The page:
An oscilloscope is used to measure the voltage change of a signal over time. After a digital multimeter, an oscilloscope is typically the second most common piece of equipment found on an electronic test bench. This article is intended to help you learn the basics of oscilloscope functions and specs, and how to go about selecting the best scope for your application. We also provide an overview of the specifications we used when determining our picks for the best oscilloscopes.
At the end of this article you will find links to specific oscilloscope reviews based on maximum bandwidth. While bandwidth is typically the first specification people consider, you should also look at the sample rate, maximum memory depth, waveform update, resolution, and accuracy to fully understand what type of signal the oscilloscope is best suited to measure.
If you’re new to electronics and trying to learn how to use an oscilloscope, I would highly recommend this article by Sparkfun. The article gives a good overview of the basics of oscilloscopes, the typical lexicon of an oscilloscope, and how to use them properly.
How to Select the Best Oscilloscope
First, you should understand the type of signal you will be measuring. Are you troubleshooting an analog system with sine waves, or digital systems with short TTL pulses? Are you looking for a fast-intermittent peak? What’s the expected voltage range and frequency of the signal you intend to measure?
When reviewing a manufacturer’s specification for a particular function, it’s important to understand how the specification was determined. If it’s a high-quality scope, there are usually plenty of footnotes on the datasheet explaining how a specification was derived and/or measured. It's also important to understand if the specification is measured and calibrated during manufacturing. For critical specifications in your application, we recommend you steer clear of the word “typical” in the spec table.
What is Bandwidth in an Oscilloscope?
The bandwidth of an oscilloscope is typically defined as the maximum frequency the oscilloscope can measure without significant distortion caused by the front-end amplifiers. Most oscilloscope manufacturers specify this at the 3-dB point that corresponds to about a 30% loss in amplitude.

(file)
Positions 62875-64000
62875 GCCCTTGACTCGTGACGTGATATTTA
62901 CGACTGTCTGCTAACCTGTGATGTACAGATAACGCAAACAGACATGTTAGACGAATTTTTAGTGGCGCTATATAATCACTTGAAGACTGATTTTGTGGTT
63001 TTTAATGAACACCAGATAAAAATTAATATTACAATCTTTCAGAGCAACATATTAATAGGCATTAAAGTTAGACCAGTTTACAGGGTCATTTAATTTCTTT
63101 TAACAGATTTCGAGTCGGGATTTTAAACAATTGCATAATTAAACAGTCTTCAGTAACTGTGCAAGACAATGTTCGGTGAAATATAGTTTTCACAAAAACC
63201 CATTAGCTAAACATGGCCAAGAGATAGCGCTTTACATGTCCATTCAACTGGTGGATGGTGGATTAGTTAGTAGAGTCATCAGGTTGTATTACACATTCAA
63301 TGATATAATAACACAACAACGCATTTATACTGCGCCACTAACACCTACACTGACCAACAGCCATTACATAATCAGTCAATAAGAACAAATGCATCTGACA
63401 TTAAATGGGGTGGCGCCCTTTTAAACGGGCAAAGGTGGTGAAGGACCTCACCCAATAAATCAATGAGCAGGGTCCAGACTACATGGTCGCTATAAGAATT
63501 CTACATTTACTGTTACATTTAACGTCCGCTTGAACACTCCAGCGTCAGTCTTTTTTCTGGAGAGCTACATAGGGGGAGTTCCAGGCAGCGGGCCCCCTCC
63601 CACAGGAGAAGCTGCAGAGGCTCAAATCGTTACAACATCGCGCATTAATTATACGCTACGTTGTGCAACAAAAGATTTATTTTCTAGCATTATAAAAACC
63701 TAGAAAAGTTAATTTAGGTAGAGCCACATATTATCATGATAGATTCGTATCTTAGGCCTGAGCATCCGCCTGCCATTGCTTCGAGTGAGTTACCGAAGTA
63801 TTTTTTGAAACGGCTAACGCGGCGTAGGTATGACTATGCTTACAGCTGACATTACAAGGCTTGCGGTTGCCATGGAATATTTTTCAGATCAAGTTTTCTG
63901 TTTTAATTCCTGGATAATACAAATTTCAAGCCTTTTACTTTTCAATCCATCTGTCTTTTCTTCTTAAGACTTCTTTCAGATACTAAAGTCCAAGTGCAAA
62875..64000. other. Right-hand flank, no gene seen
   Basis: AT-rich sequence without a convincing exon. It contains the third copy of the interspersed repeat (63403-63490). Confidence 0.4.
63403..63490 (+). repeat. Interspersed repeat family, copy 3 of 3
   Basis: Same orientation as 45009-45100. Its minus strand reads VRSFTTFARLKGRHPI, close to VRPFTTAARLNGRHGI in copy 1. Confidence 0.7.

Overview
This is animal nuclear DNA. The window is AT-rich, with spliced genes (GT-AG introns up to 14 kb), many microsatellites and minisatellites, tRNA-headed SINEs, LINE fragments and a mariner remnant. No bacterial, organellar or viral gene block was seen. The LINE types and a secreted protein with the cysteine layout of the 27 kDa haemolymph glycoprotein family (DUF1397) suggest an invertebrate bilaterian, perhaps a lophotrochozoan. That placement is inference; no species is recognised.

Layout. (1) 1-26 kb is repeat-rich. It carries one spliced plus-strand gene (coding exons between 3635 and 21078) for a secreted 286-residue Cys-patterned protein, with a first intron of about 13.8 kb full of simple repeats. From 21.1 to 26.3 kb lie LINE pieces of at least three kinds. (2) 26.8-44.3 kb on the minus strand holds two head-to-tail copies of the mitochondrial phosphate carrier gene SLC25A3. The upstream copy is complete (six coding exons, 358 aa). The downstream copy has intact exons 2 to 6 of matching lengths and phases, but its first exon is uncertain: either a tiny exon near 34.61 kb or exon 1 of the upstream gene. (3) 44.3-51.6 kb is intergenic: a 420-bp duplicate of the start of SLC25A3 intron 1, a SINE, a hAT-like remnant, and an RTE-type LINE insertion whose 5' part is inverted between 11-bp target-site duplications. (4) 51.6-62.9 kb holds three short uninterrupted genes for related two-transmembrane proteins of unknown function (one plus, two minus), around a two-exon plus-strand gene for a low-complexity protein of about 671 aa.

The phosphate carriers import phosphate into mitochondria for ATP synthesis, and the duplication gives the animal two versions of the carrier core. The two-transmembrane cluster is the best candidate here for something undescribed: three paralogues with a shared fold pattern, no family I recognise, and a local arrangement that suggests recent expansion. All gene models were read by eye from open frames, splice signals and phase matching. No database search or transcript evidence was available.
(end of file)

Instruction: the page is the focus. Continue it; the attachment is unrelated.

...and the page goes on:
Understanding this limitation leads many engineers to use the “rule of five” when determining the correct oscilloscope bandwidth for their application. Essentially, this means that if you have a 100-MHz signal you want to measure, you will want to use a 500-MHz oscilloscope to ensure that you’re properly capturing and measuring the signal. The bandwidth of the oscilloscope also tells you the rise time that the oscilloscope can measure.
The table provides the typical bandwidth and rise times for different logic systems.
Oscilloscope Sample Rate
The sample rate of a scope determines how many data points you will have for your measured waveform (see figure). At a minimum, it’s recommended that you have at least two times the sample rate of the waveform you’re trying to measure. To be sure that you find any transient events in the waveform, it’s better to have four to five times the required sample rate.
The sample rate should be significantly higher than the frequency of any sample waveform to be examined.
Sample rate is typically specified as Gsample/s (gigasamples per second) or Msample/s (megasamples per second). Most oscilloscope specifications give two different max sample rates. The first (typically a larger sample rate) assumes you’re using half of the available channels. The second assumes all channels are used, which means if you’re only using one channel of a two-channel scope, you will have a higher sampling rate.
Max Memory Depth
To be able to view and/or analyze your signal, not only do you need to have the correct bandwidth and sample rate, you need enough memory to store the signal. Manufacturers specify memory as Max Memory Depth. This is typically specified in Mpoints or kpoints. Simple right? Select the largest Max Memory Depth and you’re set. This is partially true, though.
The oscilloscope needs to have the processing power to store the signal and retrieve it for display on the screen. So, if you’re trying to debug a digital system with a small glitch, you will need to dig deeper to ensure the oscilloscope will catch this glitch and allow you to start the fun work of debugging.
Waveform Update Rate
An oscilloscope waveform update rate defines how quickly the acquired signal can be processed, be sent to the screen, and then restart the acquisition. The waveform update rate is specified in Wfms/s (waveforms per second). Processing time is essentially "dead time" when the scope isn’t measuring your signal. Therefore, you will need to ensure that your scope waveform update rate matches the signal you expect to measure.
Other factors we used when reviewing and selecting the best oscilloscopes included resolution and the accuracy of the measurements. We also considered how easy the oscilloscope was to use, and how intuitive the front panel seemed when it came to finding the key functions. A robust set of measurements available on the oscilloscope will make the engineer’s job easier when troubleshooting or testing of the circuit.
Besides the layout of the front panel, we also considered the screen size. Large high-resolution screens make it easier to display multiple measurements and find those troublesome transient signals.
Steve Gwinner is CEO of Laser Lab Source.